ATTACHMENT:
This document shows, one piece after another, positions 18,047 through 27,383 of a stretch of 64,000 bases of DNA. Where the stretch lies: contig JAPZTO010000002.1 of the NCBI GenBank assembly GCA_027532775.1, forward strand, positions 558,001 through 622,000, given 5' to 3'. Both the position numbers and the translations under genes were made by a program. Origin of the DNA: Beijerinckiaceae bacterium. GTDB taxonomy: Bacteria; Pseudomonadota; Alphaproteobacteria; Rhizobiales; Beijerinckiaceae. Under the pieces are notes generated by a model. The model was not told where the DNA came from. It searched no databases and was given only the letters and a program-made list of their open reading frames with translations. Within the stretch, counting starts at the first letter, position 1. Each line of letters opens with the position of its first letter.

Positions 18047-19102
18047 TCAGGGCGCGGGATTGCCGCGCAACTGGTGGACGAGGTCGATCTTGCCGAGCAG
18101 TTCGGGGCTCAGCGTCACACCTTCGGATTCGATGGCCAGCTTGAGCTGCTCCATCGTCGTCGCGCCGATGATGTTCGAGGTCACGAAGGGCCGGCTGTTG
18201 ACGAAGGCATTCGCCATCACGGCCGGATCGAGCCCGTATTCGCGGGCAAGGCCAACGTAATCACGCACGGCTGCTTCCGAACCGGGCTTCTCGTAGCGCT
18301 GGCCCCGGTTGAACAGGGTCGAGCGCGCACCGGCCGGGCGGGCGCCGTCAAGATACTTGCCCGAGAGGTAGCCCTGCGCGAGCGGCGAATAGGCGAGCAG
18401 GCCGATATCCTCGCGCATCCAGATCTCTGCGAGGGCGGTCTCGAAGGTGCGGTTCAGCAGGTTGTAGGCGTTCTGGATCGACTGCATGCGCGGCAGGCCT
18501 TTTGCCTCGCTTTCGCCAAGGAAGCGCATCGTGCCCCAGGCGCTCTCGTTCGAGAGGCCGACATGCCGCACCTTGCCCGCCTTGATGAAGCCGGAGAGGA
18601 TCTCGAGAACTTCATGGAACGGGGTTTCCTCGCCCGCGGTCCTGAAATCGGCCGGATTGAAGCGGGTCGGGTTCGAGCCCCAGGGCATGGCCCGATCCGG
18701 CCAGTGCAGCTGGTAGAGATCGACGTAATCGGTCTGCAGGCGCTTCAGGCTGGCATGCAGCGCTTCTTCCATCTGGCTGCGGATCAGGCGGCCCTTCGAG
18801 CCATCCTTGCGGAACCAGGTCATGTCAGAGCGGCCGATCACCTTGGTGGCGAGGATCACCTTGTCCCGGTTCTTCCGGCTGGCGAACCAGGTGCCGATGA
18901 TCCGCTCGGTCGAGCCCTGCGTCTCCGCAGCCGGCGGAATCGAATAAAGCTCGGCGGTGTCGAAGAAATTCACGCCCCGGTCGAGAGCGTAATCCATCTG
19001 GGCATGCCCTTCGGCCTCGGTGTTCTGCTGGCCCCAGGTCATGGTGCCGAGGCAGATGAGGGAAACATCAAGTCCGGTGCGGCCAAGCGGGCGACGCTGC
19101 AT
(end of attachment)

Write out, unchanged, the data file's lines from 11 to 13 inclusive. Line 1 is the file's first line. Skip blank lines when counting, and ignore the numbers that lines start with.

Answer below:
18801 CCATCCTTGCGGAACCAGGTCATGTCAGAGCGGCCGATCACCTTGGTGGCGAGGATCACCTTGTCCCGGTTCTTCCGGCTGGCGAACCAGGTGCCGATGA
18901 TCCGCTCGGTCGAGCCCTGCGTCTCCGCAGCCGGCGGAATCGAATAAAGCTCGGCGGTGTCGAAGAAATTCACGCCCCGGTCGAGAGCGTAATCCATCTG
19001 GGCATGCCCTTCGGCCTCGGTGTTCTGCTGGCCCCAGGTCATGGTGCCGAGGCAGATGAGGGAAACATCAAGTCCGGTGCGGCCAAGCGGGCGACGCTGC